I had an audience of 15, which is good for the conference I am at, and filled the room. People asked me a lot of questions, and they were tough questions, and it made me somewhat defensive. I think that was productive though, at least for me, because it made me bring out a lot of my presuppositions. Towards the end, I started to give in to people's pushing, though, which also helped me learn from them.
More concretely: My talk was called "Teaching Question Asking in Philosophy Classes." I began by discussing two classroom games, one I learned from Laura R. and the other from Erin McC. Laura taught me to ask the students to bring a question to class every day written on an index card with their name and the date. I have been using these as inputs to various small group exercises, where students have to exchange cards and answer them, or analyze the questions in other ways, such as identifying their presuppositions, evaluating their relevance, etc. Erin McC taught me a game called quescussion, in which you have a discussion where every speech act must be a question.
I was pressed hard on the value of both exercises. Quescussion got the most criticism, especially after we played a sample game. Nils Rauhut talked about the kind of learner he was: when he asks questions, he wants answers, so he can ask more questions. How can all these questions without answers be valuable. I talked about how different exercises served different kinds of learners, and that not every student has to be served by every exercise. Quescussion is played to get students used to generating large amounts of questions quickly. I think paper writing sequences serve the very hungry student Rauhut was describing better.
Another seminar participant suggested that simply making people feel uncomfortable has pedagogical value. It forces them to think, and to sort of activate themselves more. I was tempted at this point to introduce a sexual analogy, so I did, because I love giving into temptation. If the answer to a question is like sexual release, then sometimes postponing the answer can improve the experience, heightening the pleasure and giving you a chance to explore more.
There was also the obligatory conversation about teachers as experts here, and I gave my pitch against what Freire called the "banking model" of education, and has been inveighed against by philosophers of education since Plato. I always liked the way Plato put it. He said that teaching is not like putting light into blind eyes or pouring wine into a vessel. It is like turning people to face the light.
Something similar came up with the discussion of small group exercises and the question cards. What do I say to students who ask why they are paying $25,000 just to talk to each other. For that money they should hear from the expert. My stock reply here is that they are not paying to be told the answers, they are paying to be put in carefully crafted situations where they are able to learn and grow. My new addition to this line of argument is that I don't want to do anything in the classroom that can be replaced by a podcast. If they just want to sit and listed to someone talk, they can download academic MP3s. The classroom must be something that can't be done on line.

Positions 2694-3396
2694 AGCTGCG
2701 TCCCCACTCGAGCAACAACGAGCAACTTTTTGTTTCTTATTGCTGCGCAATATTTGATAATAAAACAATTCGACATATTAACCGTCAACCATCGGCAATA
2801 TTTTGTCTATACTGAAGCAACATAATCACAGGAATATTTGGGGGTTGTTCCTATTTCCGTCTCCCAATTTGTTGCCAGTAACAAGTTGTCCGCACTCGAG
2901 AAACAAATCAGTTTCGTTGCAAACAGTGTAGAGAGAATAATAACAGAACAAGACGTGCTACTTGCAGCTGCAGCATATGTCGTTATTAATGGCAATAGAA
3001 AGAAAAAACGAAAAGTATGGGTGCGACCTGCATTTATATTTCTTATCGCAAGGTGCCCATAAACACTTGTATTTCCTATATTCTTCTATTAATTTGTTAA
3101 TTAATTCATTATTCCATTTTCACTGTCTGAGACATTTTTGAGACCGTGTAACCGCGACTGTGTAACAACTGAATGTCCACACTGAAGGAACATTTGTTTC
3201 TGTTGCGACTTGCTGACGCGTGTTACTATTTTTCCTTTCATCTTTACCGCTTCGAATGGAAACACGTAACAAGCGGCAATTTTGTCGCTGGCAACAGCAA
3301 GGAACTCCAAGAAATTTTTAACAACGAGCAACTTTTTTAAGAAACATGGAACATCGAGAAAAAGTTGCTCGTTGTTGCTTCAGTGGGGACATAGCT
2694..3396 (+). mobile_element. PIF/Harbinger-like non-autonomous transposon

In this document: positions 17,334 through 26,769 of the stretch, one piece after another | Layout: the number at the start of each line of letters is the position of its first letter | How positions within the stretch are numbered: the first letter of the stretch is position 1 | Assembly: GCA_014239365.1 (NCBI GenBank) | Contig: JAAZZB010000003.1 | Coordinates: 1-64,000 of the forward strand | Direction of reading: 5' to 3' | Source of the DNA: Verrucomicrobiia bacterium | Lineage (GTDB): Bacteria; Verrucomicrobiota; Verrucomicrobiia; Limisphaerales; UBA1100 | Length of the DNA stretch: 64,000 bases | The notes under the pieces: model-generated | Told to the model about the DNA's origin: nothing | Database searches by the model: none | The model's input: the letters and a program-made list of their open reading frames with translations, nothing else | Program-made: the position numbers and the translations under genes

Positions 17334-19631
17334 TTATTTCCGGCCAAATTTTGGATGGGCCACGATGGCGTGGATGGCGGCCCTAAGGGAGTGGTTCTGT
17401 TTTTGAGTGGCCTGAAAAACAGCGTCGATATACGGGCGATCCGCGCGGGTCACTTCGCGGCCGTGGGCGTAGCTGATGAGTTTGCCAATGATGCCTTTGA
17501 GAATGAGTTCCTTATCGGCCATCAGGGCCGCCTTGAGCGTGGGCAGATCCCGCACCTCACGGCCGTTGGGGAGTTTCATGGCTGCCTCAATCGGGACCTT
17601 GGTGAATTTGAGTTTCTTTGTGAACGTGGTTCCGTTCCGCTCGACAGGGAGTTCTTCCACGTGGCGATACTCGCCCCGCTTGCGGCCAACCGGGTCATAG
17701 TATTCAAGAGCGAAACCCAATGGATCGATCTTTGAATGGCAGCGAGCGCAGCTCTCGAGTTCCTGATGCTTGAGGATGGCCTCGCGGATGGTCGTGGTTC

Something deeper happened when I introduced the definition of a question that I got from Douglas Walton. I question is a speech act that introduces a proposition without committing the speaker to that proposition. Nils was good here, as well. He suggested that questions are not simply tentative assertions. They are expressions of desire. Perhaps, I said, they are more like commands, then, than assertions. Alexadra Bradner suggested that if questions are just tentative propositions, they aren't worth much. Why not just say what you mean then. This fed back to a complaint about the quescussion game: that no one was really asking questions, they were merely making assertions in question form. I suggested that questions could be replaced, in some artificial language, by numbers that follow every assertion and represent the speakers degree of commitment to the assertion. This, I thought, would still be a useful and good language game. Other people, though, seemed to think if questions are that uninteresting, we clearly do not have the right analysis of questions.
An older man whose name I did not catch suggested I read Collingswood. This is something that happens to me periodically, it seems, no matter what I am talking about.
A younger man whose name I did not catch told of a wonderful exercise he used with his students. He had them gather up all the kinds of questions they were asked in other classes, in order to see what made philosophy classes unique. It helped him learn about what his students were getting elsewhere and helped every learn what made philosophy questions unique. The same person also had a nice analogy to the comic arts. A good comic asks questions that make the ordinary seem strange again. Suddenly philosophy seemed like a Seinfeld routine: "What's up with material objects, anyway?"
That was very productive. I have things to mull over now. I'm logging off now to go mull. Mull. Mull. Mull.